CDC reports count of US Candida auris infections up to 77 cases
In today's Morbidity and Mortality Weekly Report, investigators from the Centers for Disease Control and Prevention (CDC) and several state health departments say a total of 77 clinical cases of the emerging multidrug-resistant fungus Candida auris have now been reported from seven states. New York has the most reported cases with 53, followed by New Jersey (16), Illinois (4), Indiana (1), Maryland (1), Massachusetts (1), and Oklahoma (1).
C auris was originally discovered in 2009 in Japan and since then has emerged as a global health threat due to its growing resistance to all three major classes of antifungals used to treat Candida infections. The CDC estimates the mortality rate of C auris infections at approximately 60%.
Among the 77 clinical cases, median patient age was 70 years and 55% were male, and nearly all patients had underlying health conditions and extensive exposure to healthcare facilities. The report says epidemiological connections have been found between most cases, with further investigation revealing that many of the New York and New Jersey patients had overlapping stays at interconnected long-term care facilities and acute care hospitals within a limited geographic area. The case in Massachusetts was linked to the Illinois cases, and the cases in Oklahoma and Maryland involved patients who had received healthcare outside the country.
Antifungal susceptibility tests of the first 35 clinical isolates found that 30 (86%) were resistant to fluconazole, 15 (43%) were resistant to amphotericin B, and 1 (3%) was resistant to echinocandins. Whole-genome sequencing showed that isolates from within each state were highly related to one another and linked to isolates found in South Asia and South America, suggesting they had been introduced from outside the country and then transmitted locally.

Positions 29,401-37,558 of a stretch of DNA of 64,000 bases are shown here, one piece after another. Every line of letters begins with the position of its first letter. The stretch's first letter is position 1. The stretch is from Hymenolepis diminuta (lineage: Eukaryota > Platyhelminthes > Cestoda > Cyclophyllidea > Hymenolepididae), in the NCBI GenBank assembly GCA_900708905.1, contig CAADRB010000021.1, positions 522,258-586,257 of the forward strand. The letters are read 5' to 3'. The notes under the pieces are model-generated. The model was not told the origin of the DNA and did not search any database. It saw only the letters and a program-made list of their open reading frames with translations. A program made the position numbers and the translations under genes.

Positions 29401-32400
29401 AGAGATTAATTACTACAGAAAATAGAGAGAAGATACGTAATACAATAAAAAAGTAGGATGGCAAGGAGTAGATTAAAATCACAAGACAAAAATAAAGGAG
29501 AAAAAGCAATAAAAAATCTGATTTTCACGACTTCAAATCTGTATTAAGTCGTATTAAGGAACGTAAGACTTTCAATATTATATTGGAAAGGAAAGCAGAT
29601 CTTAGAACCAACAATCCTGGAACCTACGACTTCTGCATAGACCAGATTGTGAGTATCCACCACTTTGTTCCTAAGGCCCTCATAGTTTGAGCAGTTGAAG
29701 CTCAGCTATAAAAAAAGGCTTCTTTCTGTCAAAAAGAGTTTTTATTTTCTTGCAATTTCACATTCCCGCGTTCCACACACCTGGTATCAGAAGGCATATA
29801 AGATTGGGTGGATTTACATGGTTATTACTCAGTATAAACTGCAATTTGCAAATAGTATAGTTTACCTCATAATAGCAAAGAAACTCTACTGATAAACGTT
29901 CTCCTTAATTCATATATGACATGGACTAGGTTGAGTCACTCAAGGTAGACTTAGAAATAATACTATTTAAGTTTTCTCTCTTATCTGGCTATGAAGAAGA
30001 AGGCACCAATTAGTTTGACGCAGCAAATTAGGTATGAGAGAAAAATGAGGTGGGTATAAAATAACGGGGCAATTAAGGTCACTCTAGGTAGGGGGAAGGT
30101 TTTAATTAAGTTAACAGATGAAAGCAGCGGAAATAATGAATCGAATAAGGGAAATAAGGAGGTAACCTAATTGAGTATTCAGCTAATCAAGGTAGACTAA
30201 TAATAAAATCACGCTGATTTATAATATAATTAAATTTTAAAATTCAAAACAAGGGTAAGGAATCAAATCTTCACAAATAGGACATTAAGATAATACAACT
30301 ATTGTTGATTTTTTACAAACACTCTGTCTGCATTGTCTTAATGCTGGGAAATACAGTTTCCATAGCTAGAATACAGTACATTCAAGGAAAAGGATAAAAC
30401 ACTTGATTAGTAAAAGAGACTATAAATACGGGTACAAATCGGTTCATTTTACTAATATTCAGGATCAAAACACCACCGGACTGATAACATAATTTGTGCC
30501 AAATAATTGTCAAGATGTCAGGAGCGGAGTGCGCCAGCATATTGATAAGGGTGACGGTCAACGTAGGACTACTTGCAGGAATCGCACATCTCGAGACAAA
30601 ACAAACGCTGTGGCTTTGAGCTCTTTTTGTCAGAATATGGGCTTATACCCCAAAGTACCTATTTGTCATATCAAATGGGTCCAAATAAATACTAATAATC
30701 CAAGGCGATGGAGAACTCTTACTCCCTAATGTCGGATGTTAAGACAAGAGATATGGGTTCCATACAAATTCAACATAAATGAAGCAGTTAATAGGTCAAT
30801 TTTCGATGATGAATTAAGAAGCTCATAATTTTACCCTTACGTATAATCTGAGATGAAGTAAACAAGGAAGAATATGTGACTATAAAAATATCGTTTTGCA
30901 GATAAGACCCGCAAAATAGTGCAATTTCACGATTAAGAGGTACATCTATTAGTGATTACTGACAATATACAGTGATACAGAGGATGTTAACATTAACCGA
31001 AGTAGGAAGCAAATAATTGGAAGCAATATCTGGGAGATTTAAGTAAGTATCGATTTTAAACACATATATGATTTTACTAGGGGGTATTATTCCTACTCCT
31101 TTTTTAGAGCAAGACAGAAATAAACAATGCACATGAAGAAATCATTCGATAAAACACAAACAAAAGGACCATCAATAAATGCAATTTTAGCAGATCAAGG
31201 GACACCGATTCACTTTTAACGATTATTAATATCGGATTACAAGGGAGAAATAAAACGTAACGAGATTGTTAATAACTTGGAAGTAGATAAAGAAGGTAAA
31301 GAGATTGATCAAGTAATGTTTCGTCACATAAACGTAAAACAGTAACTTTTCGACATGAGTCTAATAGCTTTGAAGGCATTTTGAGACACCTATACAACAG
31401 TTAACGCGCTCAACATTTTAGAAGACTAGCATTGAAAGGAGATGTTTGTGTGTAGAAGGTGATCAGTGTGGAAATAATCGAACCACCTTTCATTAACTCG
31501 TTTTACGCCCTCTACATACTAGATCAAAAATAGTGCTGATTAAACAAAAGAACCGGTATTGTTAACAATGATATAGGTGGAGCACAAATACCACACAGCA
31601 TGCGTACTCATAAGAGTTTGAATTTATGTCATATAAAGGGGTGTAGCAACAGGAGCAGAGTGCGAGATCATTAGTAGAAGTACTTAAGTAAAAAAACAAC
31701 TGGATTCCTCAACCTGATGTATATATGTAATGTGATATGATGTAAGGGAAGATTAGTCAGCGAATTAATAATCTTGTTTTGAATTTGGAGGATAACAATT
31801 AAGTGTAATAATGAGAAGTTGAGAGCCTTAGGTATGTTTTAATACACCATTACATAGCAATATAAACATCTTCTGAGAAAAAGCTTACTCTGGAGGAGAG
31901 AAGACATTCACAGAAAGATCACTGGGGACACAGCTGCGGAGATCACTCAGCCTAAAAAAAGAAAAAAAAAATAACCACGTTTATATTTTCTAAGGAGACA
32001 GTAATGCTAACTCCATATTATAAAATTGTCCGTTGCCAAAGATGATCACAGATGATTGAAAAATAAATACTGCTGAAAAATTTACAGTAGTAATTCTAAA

Screening of 390 close contacts, primarily individuals who were on the same hospital ward as the infected patients, identified an additional 45 patients who were colonized with C auris (24 in New Jersey, 17 in New York, and 4 in Illinois). Environmental testing detected C auris on a variety of hospital surfaces.
To help curb the spread of the fungus, the CDC recommends using standard and contact precautions for infected and colonized patients, housing patients in private rooms, cleaning patient rooms daily with a disinfectant active against Clostridium difficile, and informing receiving healthcare facilities when an infected or colonized patient is being transferred.
May 18 MMWR Notes from the Field
Antibiotic use rises in South Korea
A review of a large health insurance claims database has found that antibiotic usage in South Korea rose by more than 17% from 2007 to 2014, researchers reported yesterday in PLoS One.
To investigate antibiotic usage in South Korea, a country known for high utilization of antibiotics and high rates of antibiotic resistance, researchers used data from the Health Insurance Review & Assessment Service, which represents nearly the entire South Korean population. Annual usage was calculated as defined daily doses per 1,000 inhabitants per day (DID). Antibiotic usage was analyzed for the entire population and for various subgroups.
Overall, the researchers found that total antibiotic usage in South Korea rose from 23.5 DID in 2007 to 27.7 DID in 2014, with inpatient use seeing a slight decrease but use among outpatients, male and female patients, and all age groups seeing an increase. Antibiotic use was highest among patients younger than age 6 in all years and rose from 47 DID in 2007 to 59.21 in 2014. DIDs of penicillins, cephalosporins, macrolides, and fluoroquinolones all increased over time.
The authors of the study say the findings could be a useful guide for designing public health intervention strategies to promote appropriate antibiotic use.
May 17 PLoS One study